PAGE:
Montana legislator proposes health care database to manage costs

2013-02-20T18:30:00Z Montana legislator proposes health care database to manage costs

HELENA – If Montana’s going to manage and control rising health care costs, it needs accurate information – and the way to get that information is through a statewide “all-payer” database, a Helena lawmaker told a legislative committee Wednesday.

“We all know that what we’ve got today is unsustainable,” Rep. Chuck Hunter, D-Helena, said of rising health care costs. “This bill will create transparency by creating a data pool that will enable us, as a state, to manage that system a lot better than we can do today.”

Hunter is sponsoring House Bill 498, which would authorize the health claims database and set up a nonprofit entity to oversee it.

The database – compiled from claims information provided primarily by health insurers and the state, which runs multimillion-dollar health programs – would cost $1.1 million to build and $300,000 a year to operate, he told the House Business and Labor Committee.

A dozen other states already have built such a system, a half-dozen more are developing one and another 15 are considering it, Hunter said.

The idea is to create a bank of information that businesses, health care providers, policymakers and the public can view, to identify cost trends in health care and figure out ways to address them, he said.

The House committee took no immediate action on Hunter’s bill.

Hunter said the type of questions that could be answered, with help of the database, include why a certain service costs much more or less in different areas of the state, what types of care are most effective and affordable, whether high-deductible insurance policies encourage lower usage of the system, and which business-sponsored health plans might provide better value.

Business groups, health insurers and health care providers testified in favor of HB489; no one opposed it at Wednesday’s hearing.

Hunter noted that health care spending in Montana is about $7 billion a year, or one-fifth of the economy, and has been increasing at rates twice as high as wages.

“We don’t have anything where the management information on what we’re getting and what we’re spending is in one place,” he said. “There isn’t any direct linkage between consumer behavior and cost. … This would provide information in one place.”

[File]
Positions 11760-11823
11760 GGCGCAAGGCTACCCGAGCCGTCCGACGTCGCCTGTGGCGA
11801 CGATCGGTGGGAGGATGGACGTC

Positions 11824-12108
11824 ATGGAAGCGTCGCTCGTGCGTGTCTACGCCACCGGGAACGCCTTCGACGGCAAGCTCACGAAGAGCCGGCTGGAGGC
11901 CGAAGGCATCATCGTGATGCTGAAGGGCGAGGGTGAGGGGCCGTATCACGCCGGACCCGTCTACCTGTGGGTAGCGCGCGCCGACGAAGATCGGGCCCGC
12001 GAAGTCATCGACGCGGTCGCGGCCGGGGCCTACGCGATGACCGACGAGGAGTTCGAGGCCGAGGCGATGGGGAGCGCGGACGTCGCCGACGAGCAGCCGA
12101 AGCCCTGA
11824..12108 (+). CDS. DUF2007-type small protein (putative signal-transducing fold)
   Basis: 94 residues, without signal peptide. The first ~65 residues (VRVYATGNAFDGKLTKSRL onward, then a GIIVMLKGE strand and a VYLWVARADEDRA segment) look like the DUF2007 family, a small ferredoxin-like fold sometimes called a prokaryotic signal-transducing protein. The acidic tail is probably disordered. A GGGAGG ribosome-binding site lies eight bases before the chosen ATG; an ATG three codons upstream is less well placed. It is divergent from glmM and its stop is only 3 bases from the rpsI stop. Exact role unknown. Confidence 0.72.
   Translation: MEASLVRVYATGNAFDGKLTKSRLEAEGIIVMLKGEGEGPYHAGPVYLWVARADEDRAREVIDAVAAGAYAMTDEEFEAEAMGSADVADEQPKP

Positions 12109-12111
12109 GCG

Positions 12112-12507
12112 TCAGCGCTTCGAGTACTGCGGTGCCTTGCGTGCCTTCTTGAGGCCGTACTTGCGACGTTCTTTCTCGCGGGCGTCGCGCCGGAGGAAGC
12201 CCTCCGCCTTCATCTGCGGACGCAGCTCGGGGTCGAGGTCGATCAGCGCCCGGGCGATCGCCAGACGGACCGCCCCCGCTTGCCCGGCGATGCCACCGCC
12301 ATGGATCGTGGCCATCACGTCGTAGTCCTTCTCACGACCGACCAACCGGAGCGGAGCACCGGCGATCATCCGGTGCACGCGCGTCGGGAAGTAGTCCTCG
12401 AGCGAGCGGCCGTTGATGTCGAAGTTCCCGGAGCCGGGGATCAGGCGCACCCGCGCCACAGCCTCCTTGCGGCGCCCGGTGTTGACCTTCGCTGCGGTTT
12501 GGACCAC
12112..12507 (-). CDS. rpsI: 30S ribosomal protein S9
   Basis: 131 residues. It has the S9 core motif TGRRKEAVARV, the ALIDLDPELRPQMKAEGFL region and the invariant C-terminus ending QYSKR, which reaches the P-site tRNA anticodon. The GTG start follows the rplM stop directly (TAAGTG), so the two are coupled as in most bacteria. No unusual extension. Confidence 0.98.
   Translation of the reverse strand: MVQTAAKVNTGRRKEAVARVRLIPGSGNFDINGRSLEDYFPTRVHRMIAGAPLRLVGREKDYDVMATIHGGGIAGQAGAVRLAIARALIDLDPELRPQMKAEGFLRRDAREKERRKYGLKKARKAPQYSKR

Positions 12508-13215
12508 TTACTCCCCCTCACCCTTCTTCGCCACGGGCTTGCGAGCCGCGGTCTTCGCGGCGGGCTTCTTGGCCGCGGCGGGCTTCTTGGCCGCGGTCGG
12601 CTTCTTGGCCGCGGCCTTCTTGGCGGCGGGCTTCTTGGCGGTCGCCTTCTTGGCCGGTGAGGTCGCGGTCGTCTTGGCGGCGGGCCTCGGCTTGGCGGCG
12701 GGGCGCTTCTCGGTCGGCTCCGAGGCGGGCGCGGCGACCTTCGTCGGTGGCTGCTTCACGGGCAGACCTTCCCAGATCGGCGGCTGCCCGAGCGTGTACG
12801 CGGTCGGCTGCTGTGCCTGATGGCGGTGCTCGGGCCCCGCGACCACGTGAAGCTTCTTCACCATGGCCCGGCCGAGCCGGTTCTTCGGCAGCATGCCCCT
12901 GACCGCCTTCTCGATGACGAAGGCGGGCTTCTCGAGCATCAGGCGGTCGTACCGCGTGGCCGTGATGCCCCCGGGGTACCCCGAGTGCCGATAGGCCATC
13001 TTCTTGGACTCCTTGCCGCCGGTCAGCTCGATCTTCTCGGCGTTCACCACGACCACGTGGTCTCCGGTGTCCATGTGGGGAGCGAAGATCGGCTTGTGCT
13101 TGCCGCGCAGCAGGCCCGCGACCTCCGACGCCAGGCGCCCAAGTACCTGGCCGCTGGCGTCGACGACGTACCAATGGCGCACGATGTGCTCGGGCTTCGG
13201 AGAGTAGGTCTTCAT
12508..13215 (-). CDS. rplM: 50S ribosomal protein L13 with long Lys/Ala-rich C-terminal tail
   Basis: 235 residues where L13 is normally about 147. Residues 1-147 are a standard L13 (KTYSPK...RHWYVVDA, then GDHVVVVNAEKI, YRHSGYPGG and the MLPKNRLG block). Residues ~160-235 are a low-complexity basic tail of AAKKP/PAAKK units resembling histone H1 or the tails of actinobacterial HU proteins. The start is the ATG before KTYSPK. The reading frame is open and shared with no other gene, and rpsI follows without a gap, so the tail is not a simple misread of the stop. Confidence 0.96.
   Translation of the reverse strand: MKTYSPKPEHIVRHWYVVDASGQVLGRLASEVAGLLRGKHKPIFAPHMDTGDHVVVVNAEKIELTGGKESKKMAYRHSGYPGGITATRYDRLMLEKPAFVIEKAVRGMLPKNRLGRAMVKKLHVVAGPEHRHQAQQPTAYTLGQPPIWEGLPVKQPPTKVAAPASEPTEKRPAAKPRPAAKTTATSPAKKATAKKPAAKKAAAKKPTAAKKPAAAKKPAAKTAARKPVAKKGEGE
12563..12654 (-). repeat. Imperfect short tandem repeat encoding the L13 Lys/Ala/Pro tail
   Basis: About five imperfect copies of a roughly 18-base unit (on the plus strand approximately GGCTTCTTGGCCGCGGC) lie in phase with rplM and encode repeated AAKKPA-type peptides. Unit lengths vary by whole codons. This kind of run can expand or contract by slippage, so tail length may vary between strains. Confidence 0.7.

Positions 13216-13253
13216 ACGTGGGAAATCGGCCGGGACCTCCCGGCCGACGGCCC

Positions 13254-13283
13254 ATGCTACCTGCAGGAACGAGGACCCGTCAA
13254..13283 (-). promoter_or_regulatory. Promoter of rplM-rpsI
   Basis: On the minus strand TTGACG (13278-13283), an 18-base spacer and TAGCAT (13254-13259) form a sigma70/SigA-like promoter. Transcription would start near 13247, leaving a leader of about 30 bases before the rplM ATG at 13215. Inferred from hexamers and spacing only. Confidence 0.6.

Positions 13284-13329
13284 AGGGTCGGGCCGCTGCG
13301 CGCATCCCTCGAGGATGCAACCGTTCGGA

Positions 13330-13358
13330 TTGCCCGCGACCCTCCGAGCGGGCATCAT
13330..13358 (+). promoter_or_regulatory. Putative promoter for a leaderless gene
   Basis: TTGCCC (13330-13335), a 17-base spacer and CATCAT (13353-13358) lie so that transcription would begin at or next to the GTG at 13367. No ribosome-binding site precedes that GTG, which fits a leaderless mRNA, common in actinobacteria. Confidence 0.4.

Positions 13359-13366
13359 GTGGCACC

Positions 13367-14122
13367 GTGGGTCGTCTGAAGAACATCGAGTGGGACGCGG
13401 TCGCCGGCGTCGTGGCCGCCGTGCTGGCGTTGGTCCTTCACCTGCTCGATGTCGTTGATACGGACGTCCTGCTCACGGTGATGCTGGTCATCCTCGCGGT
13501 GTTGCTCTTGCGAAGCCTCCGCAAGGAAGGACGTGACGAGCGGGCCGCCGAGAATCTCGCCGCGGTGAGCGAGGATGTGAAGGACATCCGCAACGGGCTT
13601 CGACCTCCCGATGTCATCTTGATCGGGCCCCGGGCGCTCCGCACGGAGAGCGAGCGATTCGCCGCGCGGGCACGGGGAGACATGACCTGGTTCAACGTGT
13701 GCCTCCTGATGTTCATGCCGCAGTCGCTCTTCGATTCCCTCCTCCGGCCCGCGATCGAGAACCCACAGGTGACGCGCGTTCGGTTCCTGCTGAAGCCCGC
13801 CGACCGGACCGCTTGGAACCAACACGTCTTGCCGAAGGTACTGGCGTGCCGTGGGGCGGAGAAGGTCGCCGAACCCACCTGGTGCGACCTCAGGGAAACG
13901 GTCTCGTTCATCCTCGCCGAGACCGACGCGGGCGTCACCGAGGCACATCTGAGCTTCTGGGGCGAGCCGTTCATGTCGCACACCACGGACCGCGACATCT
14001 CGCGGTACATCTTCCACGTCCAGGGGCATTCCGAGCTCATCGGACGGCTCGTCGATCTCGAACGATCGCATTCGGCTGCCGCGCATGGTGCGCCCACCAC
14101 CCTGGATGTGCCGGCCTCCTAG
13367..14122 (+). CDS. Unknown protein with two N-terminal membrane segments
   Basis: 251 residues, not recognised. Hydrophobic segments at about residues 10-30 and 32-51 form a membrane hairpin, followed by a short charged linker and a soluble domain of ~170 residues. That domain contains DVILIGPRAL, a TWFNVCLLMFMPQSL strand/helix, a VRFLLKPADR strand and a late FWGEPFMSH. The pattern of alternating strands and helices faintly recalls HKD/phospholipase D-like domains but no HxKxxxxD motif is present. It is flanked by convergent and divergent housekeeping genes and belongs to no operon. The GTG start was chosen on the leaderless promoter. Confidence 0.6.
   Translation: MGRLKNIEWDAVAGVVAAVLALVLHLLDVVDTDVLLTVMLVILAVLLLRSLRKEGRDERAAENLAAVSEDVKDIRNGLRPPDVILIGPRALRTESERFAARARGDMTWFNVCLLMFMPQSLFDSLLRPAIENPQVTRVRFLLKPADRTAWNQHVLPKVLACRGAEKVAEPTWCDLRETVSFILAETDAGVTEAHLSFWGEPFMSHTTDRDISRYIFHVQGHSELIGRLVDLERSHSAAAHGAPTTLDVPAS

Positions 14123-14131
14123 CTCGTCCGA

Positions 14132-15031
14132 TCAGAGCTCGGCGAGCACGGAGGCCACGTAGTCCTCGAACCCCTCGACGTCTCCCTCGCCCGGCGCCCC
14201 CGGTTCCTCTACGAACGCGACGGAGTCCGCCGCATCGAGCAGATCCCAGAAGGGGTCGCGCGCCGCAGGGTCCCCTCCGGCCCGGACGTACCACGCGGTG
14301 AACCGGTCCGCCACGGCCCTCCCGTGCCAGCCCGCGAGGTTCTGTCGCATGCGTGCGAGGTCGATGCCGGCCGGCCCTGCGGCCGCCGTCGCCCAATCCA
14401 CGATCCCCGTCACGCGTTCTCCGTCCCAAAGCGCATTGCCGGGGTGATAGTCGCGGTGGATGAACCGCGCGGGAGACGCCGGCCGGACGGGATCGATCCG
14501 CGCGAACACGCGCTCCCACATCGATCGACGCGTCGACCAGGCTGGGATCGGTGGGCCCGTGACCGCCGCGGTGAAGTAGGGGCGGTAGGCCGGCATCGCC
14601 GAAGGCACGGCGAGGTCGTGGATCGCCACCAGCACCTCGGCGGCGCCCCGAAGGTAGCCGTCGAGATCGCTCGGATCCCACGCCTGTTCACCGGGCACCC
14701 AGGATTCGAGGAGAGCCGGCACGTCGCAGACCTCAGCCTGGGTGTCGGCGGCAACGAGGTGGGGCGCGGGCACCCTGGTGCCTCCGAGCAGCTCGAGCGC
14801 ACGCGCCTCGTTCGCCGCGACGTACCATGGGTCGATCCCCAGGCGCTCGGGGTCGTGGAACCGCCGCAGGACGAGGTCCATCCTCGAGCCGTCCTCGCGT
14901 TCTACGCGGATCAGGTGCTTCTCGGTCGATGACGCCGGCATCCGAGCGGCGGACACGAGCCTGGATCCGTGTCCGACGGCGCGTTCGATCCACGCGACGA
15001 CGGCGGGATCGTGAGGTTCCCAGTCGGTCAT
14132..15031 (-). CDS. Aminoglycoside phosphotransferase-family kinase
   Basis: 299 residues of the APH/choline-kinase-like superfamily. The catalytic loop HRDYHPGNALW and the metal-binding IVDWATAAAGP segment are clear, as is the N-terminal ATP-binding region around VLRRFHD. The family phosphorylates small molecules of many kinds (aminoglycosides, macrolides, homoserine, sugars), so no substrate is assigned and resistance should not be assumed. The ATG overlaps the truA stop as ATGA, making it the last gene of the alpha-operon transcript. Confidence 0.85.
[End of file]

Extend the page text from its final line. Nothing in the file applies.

Missoulian State Bureau reporter Mike Dennison can be reached at 1-800-525-4920 or by email at

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(3) Comments

  1. GaryTinkSanders
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    GaryTinkSanders - February 21, 2013 3:57 pm
    If that is the case then Hackers should have had no interest in hacking newspapers and magazines, many hackers do it for the sport, thrill and chaos they can cause not only for the money but besides the medical facilities could possibly be storing electronic payment information and social security numbers along with your medical records. I am not getting paranoid on anybody, I just have my guard up as I would recommend many others do to keep from getting taken advantage of, especially the elderly who have a propensity to help others out or are not familiar with many of the new ways con artists work.
  2. Joseph From Missoula
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    Joseph From Missoula - February 21, 2013 10:16 am
    As always, the devil is in the details, but otherwise this seems like a no-brainer. And whoever worries about hacking should understand this: Hackers don't care about your personal health information as they would about your financial information -- nothing in it for them. Don't get paranoid on us.
  3. GaryTinkSanders
    Report Abuse
    GaryTinkSanders - February 20, 2013 8:50 pm
    A data base with all our most private information for hackers to break into and adulterate hippa protected information, I don't think so. The Federal government is hacked into on a daily basis and they have resources and people protecting that 24/7, Credit card companies and banks get hacked with peoples financial information so why would we think this proposed system would be safer and different from all the other agency and data bases out there today. Simple answer is if it is there it will get hacked.
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